The benefits outlined in the previous step can be difficult to quantify. But assigning, or at least estimating, dollar amounts to these outcomes is necessary to measure and track the financial ROI of your WIL program. For each of the benefits listed, your organization will need to determine a representative indicator used to measure its impact. Indicators need to be relevant, understandable, unbiased, and easy to measure. Some benefits will have straightforward indicators, such as sales and increases in production or retention rates. Others may be more challenging to calculate. 
 

Skilled Talent Pipeline Benefits

There are several ways to ascribe monetary value to increased access to a skilled talent pipeline for your organization. One common metric is the WIL retention rate at your organization, i.e. the number of students you hire once they have finished their diploma or degree. Studies show that students joining organizations who have already spent time there have stronger technical and social-emotional skills than new hires without workplace experience. They also have a built-in sense of belonging at the organization and are easier and less expensive to onboard.

Example:
Your organization has determined that it saves $1,000 for each WIL student it hires versus hiring someone external. This value was calculated as the difference between the cost to attract, interview, onboard, and train external applicants compared to your WIL students. You’ve hired 6 students out of the 12 that interned at your organization and you therefore saved $6,000.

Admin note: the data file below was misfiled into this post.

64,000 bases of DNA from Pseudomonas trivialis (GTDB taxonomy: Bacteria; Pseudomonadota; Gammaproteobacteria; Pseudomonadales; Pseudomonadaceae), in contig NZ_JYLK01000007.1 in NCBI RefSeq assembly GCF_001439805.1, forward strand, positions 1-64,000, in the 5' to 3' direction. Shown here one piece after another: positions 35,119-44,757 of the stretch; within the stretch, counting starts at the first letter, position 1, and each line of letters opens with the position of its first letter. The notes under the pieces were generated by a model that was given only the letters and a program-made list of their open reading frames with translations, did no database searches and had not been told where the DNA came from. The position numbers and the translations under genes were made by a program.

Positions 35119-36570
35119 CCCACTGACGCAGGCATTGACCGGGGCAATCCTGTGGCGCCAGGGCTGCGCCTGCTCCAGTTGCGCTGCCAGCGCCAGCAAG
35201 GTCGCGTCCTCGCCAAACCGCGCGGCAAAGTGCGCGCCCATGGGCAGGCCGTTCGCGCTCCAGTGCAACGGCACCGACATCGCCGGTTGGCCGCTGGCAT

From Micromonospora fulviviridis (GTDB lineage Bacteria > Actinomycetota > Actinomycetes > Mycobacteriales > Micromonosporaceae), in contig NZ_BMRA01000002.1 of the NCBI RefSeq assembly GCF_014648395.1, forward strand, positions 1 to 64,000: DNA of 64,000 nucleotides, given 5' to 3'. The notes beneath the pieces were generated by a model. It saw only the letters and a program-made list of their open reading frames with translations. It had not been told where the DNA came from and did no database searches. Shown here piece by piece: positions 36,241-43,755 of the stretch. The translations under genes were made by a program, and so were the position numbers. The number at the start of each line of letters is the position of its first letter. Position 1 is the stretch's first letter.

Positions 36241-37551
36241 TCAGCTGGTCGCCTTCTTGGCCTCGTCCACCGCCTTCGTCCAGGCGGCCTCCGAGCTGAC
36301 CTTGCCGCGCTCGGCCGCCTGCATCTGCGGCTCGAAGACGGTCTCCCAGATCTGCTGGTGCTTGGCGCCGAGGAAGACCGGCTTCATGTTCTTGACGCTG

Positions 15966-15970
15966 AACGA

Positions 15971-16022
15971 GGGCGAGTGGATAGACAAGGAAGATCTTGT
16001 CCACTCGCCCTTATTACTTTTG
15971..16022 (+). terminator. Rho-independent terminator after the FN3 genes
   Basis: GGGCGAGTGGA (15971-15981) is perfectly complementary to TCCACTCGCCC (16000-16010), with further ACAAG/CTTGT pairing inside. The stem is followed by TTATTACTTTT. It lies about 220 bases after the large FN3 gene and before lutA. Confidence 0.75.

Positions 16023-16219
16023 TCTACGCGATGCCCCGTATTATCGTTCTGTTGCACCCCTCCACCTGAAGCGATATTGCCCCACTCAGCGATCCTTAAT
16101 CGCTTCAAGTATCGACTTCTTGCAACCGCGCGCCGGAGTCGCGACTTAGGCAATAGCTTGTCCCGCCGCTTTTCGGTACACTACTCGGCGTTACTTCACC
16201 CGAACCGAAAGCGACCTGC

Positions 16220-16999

Productivity Benefits

Productivity indicators can look different depending on the industry (note: tracking sales is a common example but not universally applicable). In many cases, your WIL students are completing projects for your organization, whose monetary value can be quantified. Other indicators can be focused on the efficiency of tasks or alleviation of work from full-time employees. Rather than having to hire a contract employee, WIL students can be hired during peak seasons. Your organization can, in turn, profit from their professional development, especially if they are hired post-graduation.

Examples:
1.   A WIL student takes on some of the lower intensity tasks of a more senior employee, allowing the senior employee to dedicate their time to higher value or more productive tasks. 
2.  You increase your productivity by having a WIL student complete work that would have been outsourced to an external vendor at a higher cost. 

Note: These calculations are overly simplified but give you a sense of how to calculate productivity benefits.


Innovation and EDI Benefits

Assigning monetary value to intangible benefits received from your WIL program, such as innovation or diversity and inclusion, can be challenging. But with some practice you can develop indicators to estimate how many new ideas, perspectives, and recommendations suggested by WIL students made a significant difference at your organization. Did they suggest a new way of processing orders, saving the organization time and money? Did they identify a new software tool that automates repetitive tasks and allows staff to spend time on more important tasks?

WIL’s Return on Investment

Step 5: Measure ROI & Incorporate SROI